Genealogy: Photographing babies

Genealogy: Photographing babiesBy Barry J. Ewell

For over 40 years I have used the camera to capture the lives of my family and friends.  The camera has been a very important tool in my professional career in public relations and advertising.  I first started with a film camera and spent hundreds of wonderful/fun hours in a dark room developing and printing my on prints.  Since the late 90’s I have used the digital camera extensively in to aid in my genealogical research.

I would like to share with you a few of the lessons I have learned when photographing babies.

  1. Take pictures frequently:
    1. Catch each step of baby’s development—the first smile, the first bath, the first tooth, the first step.
    2. Babies change so rapidly, make sure you capture all the milestones before they become history.
    3. Show a day in the life of baby. From the morning’s waking stretch to the evening’s yawns, track your child for one full day. You’ll have a series you’ll cherish for years to come.
  2. Capture feelings.
    1. Capture all the emotions—a  smirk, a frown, a wail—not just the pretty smiles. Babies are uninhibited and uncensored; show it in your pictures.
  3. Get close:
    1. Fill the camera’s LCD display with your subject to create pictures with greater impact.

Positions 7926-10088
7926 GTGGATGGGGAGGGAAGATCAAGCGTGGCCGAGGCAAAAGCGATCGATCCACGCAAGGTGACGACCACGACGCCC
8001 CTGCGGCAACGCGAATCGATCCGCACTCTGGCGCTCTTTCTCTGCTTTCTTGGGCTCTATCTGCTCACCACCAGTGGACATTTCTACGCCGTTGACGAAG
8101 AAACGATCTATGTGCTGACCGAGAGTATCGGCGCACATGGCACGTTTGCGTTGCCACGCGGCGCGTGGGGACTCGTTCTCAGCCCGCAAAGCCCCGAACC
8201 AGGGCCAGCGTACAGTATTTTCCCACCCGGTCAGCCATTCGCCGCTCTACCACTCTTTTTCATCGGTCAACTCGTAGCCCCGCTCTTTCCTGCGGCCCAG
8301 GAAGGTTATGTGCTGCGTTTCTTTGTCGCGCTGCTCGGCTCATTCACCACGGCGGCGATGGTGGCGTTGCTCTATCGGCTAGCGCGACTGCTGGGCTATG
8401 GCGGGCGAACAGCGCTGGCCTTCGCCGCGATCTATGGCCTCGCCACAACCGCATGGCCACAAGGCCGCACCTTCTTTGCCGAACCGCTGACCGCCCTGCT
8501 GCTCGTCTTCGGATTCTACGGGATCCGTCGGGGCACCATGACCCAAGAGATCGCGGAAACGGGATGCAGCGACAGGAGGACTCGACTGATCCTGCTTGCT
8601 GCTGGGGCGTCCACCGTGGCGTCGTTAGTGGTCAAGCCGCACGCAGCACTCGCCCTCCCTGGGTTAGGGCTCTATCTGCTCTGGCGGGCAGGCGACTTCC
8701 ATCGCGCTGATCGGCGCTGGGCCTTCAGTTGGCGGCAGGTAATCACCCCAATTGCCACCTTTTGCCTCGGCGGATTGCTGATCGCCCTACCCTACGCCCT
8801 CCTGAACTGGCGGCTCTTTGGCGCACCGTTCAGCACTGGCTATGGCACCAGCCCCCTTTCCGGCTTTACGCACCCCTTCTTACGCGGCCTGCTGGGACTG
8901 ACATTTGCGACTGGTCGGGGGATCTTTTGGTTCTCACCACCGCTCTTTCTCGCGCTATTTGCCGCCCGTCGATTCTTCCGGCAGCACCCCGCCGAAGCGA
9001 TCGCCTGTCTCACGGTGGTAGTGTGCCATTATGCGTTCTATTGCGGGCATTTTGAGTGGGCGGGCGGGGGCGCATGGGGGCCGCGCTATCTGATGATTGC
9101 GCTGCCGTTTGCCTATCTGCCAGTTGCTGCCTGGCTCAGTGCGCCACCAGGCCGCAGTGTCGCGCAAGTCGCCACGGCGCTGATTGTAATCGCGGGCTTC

2. Step in close or use your camera’s zoom to emphasize what is important and exclude the rest.
    3. Check the manual for your camera’s closest focusing distance.
  4. Try different angles:
    1. Start by shooting at the baby’s eye level.
    2. Prop the baby on someone’s shoulder.
    3. Line up several wee ones on the sofa.
    4. Try something different—stand on a (sturdy!) chair and shoot down at the baby in the crib.
  5. Include other people in pictures:
    1. Capture others with the baby—big sister feeding the baby or grandpa dancing with his baby granddaughter.
    2. Introduce two babies to each other and catch that instant bonding in their eyes.
  6. Use a simple background:
    1. An uncluttered background focuses attention on the subject, resulting in a stronger picture.
    2. Place your subject against a plain, non-distracting background.
    3. Alternatively, sometimes just moving yourself (and the camera) a few feet one way or the other can eliminate distractions from view.
  7. Use natural light:
    1. Cloudy, overcast days provide the best lighting for pictures of people.
    2. Bright sun makes people squint, and it throws harsh shadows on their faces.
    3. On overcast days, the soft light flatters faces.
    4. Indoors, try turning off the flash and use the light coming in from a window to give subject a soft appearance.